Virtualization user bounces back from failure

After its first virtualization project failed, a Midwestern manufacturing firm found the benefits of the technology compelling enough to search for another vendor and try again.

IT people who get burned by an emerging technology rarely submit themselves to more of the same. But for one survivor of a virtualization project gone wrong, the benefits of the technology were still compelling enough to warrant giving it another shot.

Approximately three years ago, Todd Wyman, a senior Unix administrator at a Midwestern manufacturing company, began virtualizing his firm's 30 terabytes of Hitachi Data Systems Inc. (HDS) and Hewlett-Packard Co. disk using DataCore Software Inc.'s product. Approximately one

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year into the project, the environment became "unstable." While Wyman and DataCore differ on the causes of the instability (Wyman blames DataCore's in-band architecture, while DataCore claims Wyman's company hadn't properly configured its redundancy), things were bad enough that the DataCore servers were yanked.

Wyman and his co-workers worked for about six weeks to restore the data center to its original, nonvirtualized state. Shortly thereafter, they started looking for another virtualization platform. "We missed things like single pane-of-glass management, being able to use open source disk, the snapshotting, etc.," Wyman said.

After a nine-month evaluation, the company settled on StoreAge Networking Technologies' Storage Virtualization Manager). It isn't as "feature-rich" as FalconStor Software Inc.'s IPStor, the other product the company evaluated, Wyman said, but they were more comfortable with its architecture in which the virtualization server sits out-of-band, but actual data still travels directly between the server and the storage device. Wyman and his colleagues use StoreAge's multiMirror to perform replication to a disaster recovery site, and make heavy use of multiCopy, a snapshot implementation, particularly for making backup or test copies of Oracle databases.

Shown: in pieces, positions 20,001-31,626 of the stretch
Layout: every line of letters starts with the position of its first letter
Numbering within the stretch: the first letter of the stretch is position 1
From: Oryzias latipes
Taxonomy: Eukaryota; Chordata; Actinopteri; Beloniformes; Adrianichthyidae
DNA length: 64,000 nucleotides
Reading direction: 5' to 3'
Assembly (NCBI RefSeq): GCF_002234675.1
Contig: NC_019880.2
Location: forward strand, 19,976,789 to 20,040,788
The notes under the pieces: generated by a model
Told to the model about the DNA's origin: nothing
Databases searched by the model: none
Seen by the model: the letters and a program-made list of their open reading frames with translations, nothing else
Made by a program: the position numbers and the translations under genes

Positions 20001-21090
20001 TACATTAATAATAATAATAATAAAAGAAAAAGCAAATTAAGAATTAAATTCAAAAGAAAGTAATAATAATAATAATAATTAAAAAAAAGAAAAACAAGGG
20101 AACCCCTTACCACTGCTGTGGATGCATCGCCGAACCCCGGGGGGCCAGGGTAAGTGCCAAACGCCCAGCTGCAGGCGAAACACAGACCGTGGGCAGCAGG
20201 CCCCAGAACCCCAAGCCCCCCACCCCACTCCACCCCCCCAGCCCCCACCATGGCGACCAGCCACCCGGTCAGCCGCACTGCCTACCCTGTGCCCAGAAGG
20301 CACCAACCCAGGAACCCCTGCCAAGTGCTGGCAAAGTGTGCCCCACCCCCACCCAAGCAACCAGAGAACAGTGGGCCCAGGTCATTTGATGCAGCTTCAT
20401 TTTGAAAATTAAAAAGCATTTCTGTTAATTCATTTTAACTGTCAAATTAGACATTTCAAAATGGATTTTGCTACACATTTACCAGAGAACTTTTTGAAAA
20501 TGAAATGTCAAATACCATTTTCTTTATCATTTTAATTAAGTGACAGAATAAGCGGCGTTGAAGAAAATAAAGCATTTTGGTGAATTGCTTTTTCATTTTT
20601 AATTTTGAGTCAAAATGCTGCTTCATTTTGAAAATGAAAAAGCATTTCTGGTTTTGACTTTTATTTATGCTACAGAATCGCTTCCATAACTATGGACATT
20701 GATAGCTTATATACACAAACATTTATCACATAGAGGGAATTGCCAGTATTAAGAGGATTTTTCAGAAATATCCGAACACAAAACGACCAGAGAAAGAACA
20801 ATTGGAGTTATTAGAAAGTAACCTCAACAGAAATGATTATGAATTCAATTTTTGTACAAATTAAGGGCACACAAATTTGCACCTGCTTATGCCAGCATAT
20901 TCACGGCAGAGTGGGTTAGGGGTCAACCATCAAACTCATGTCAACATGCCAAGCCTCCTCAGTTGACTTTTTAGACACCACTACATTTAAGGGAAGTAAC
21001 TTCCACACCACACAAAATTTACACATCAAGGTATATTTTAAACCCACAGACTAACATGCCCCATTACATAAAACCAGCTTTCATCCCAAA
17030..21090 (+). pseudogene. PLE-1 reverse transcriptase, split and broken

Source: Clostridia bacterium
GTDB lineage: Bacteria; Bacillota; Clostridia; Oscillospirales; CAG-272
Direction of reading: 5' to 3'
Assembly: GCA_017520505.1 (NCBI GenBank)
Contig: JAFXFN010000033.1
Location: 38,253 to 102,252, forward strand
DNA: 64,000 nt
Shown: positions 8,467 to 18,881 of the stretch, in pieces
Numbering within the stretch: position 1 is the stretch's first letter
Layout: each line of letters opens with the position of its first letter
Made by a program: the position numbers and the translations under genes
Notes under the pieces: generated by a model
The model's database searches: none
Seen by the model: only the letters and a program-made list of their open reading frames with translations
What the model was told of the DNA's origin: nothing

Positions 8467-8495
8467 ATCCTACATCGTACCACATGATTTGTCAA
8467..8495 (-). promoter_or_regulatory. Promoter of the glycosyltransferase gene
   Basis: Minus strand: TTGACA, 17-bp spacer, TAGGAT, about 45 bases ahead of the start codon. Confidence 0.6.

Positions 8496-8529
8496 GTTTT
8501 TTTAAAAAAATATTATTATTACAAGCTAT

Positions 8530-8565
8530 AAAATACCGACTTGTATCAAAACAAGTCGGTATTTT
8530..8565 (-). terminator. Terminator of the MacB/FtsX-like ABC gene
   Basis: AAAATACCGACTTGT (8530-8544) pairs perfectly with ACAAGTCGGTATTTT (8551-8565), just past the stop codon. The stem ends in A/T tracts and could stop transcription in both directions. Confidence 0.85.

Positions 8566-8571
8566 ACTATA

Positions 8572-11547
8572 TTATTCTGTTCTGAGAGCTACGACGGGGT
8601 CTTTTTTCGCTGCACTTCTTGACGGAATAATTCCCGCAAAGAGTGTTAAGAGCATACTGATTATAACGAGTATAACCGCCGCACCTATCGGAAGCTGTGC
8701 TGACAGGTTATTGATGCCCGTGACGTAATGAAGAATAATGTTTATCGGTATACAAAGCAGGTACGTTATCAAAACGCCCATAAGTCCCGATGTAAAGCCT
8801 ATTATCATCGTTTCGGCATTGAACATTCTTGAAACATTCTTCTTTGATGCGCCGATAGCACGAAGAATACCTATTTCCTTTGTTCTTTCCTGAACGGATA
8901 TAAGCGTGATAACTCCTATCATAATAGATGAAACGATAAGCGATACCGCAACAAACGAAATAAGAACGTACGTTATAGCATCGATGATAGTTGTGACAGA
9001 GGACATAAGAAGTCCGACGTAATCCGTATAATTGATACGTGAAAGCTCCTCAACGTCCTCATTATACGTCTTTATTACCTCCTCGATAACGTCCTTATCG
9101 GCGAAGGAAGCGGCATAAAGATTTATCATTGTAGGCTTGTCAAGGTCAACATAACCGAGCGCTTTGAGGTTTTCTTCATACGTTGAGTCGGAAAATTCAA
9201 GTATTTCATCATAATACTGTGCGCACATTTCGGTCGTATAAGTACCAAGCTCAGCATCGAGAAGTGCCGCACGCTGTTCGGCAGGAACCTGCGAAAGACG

Even today, the potential failure of a virtualization system is still a huge concern for storage administrators. "I'm an old Unix guy; I had enough trouble putting my data on a SAN, but then you ask me to put a Windows box in the middle ... It was a horse pill to swallow," said John Parrish, associate vice president in charge of terminal technology at the Dallas/Fort Worth International Airport Board, which uses DataCore to replicate application data between two coproduction sites on the airport campus. Data is continuously updated from a variety of feeds and powers applications like flight information terminals and baggage handling. "If it went down, I'd be looking for another job," he said.

Parrish only considered in-band virtualization because the replication features he needed weren't available for his midrange HDS arrays and took the plunge only after extensive in-house testing. "Knock wood, it has not faltered once," he said.

Slowly, but surely, people's concerns about virtualization are being allayed, according to George Teixeira, DataCore's president and CEO. When it comes to reliability, the same rules that apply to everyone else need to be followed. "If you want high availability, you need two pipes to everything," he said. If you skimp and, for example, use only a single controller and it fails, "you're in deep yogurt."

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